Forgiveness: Over a Cross to Freedom ~ BitterSweetLife

Monday, May 22, 2006

Forgiveness: Over a Cross to Freedom

Spiritual Junkyard

I think we can agree on this: the fabric of life is injurious, like a medieval hair shirt; it’s woven with offenses. The earth is teeming with human life—we rub elbows, we butt heads, and where we make contact we leave bruises.

No matter who you are, the world has an abrasive relationship waiting for you, made to suit. Not even the most sincere and helpful people are exempt, and in fact, if you take a cursory look at history, you come to suspect they are especially susceptible. For example:

Jesus’ disciples felt the injustice of this state of things acutely. They understood that most people, and maybe even themselves, were jerks. However, wanting to go along with Christ’s new formula, they expressed a willingness to make concessions.

Peter was the spokesperson for their peacemaking effort. He asked Jesus how many times a generous, self-respecting man could be expected to forgive his antagonists, and then quickly answered his own question:

Peter would forgive and forgive and forgiveup to seven times, at least. (After that, the brass knuckles would come out.)

What spiritual guru could resist such an offer?

Unfortunately for Peter and the boys, Jesus was not just another spiritual guru. He turned Peter’s proposal on its head when he made a counter-offer: Seven times? How about seventy times seven? The disciples were not fooled by the math (490 times, and after that bitterness is in the clear). Jesus was saying, in essence, Forgiveness has no statute of limitations.

The disciples’ chagrin at this point was understandable. (Peter unobtrusively and reluctantly dropped his baseball bat in the ditch.)

Only later, persecuted, berated, executed, would the disciples learn the freedom that Christ had displayed in the face of an antagonistic world. Forgiveness was the ultimate rebuttal of earth’s viciousness, a refutation for which there was no answer.

The disciples came to know this well because Christ forgave them all—repeatedly and without conditions. He had forgiven Peter the overweening pride and stray dog selfishness that had led him to officiously question Jesus’ judgment and then later deny their friendship altogether. Peter was the stand-in rep for all the disciples and, indeed, the whole world in this: Jesus forgave him when he broke the Savior’s heart.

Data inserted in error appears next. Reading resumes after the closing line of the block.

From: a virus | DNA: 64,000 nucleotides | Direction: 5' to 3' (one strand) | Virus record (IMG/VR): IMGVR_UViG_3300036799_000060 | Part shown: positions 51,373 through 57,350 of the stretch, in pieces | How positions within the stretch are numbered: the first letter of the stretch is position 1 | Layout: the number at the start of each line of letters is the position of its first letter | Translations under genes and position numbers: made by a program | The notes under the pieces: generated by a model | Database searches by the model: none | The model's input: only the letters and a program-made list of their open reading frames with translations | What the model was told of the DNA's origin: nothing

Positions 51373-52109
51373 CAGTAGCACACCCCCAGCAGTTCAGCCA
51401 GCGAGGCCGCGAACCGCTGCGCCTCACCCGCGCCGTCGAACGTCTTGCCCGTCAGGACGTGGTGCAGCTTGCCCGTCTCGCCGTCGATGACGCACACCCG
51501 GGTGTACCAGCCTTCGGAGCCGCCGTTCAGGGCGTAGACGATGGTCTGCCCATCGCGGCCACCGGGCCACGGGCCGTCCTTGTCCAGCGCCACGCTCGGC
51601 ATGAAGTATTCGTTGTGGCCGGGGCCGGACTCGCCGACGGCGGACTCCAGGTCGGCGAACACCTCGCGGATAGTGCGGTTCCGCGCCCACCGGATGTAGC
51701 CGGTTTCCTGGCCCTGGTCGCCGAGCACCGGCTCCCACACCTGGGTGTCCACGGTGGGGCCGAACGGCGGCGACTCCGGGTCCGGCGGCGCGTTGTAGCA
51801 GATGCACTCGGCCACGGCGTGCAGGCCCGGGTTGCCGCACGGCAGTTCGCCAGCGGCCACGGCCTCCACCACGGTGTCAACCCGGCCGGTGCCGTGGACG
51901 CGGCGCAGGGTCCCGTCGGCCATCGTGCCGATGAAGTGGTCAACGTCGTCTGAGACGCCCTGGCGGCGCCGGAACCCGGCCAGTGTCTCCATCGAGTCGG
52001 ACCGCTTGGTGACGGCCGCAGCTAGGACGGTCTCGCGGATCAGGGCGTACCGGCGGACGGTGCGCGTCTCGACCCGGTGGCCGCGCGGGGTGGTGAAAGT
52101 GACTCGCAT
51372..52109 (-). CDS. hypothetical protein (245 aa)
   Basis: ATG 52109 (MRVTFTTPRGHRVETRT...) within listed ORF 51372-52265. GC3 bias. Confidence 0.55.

But the discharging of debts didn’t end there. Christ had pardoned the “personal” insults, yes. But then he had died, execution-style, in the manner that Romans reserved for their most despised criminals. All the disciples ran like rabbits. And then came the unfathomable twist. A miracle of freedom rising from a miasma of guilt, of divine fire ascending from dead ashes, a wonder greater than the Grecian phoenix.

Jesus came back and he forgave them all.

When Christ walked out his grave, alive, the disciples understood at last: “personal” sins were never merely personal. It was God who kept the books. But it was also God who had acquitted them. He had absolved his friends of every moral charge laid at their feet. This was heavenly forgiveness: Jesus had suffered for them, taking on the deserved death of humankind. He had taken on the pain of sin, the conclusion of God’s inevitable justice—and they were no longer culpable.

How different their lives would have been if Christ had not been the forgiving kind. In light of his example, how could they do otherwise?

Peter, a tempestuous man, must have been familiar with the depreciating value of a grudge indulged. The satisfaction derived from such bitterness shrinks, and so does the person who carries it. Peter must have learned that when bitterness locks an offender in an emotional abyss, part of the captor goes inside as well.

It’s a testimony to the otherworldly quality of Christ’s kingdom that his answer to a world of perpetual offense is a spirit of infinite forgiveness—and a killing cross to make the bargain good.

No mere man would suggest such transforming madness.

Inspired by a message from John Vanderhorst, "Step into air and sunshine," 5.21.06.

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R. Sherman said...

To truly understand the nature of His forgiveness, one must first accept His justice. As you say, forgiveness is not a mere,"Oh don't worry about it." Rather it's payment; it's retribution which is made by another.

Sometimes, I think we Christians think about the forgiveness part without pondering the suffering part which He undertook for us.



Culture. Photos. Life's nagging questions. - BitterSweetLife